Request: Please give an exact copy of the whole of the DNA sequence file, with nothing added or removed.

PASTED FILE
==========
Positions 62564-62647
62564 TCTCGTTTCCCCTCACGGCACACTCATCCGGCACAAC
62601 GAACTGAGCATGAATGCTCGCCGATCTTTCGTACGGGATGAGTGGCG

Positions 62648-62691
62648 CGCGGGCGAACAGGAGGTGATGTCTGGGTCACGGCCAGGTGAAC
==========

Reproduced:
Positions 62564-62647
62564 TCTCGTTTCCCCTCACGGCACACTCATCCGGCACAAC
62601 GAACTGAGCATGAATGCTCGCCGATCTTTCGTACGGGATGAGTGGCG

Positions 62648-62691
62648 CGCGGGCGAACAGGAGGTGATGTCTGGGTCACGGCCAGGTGAAC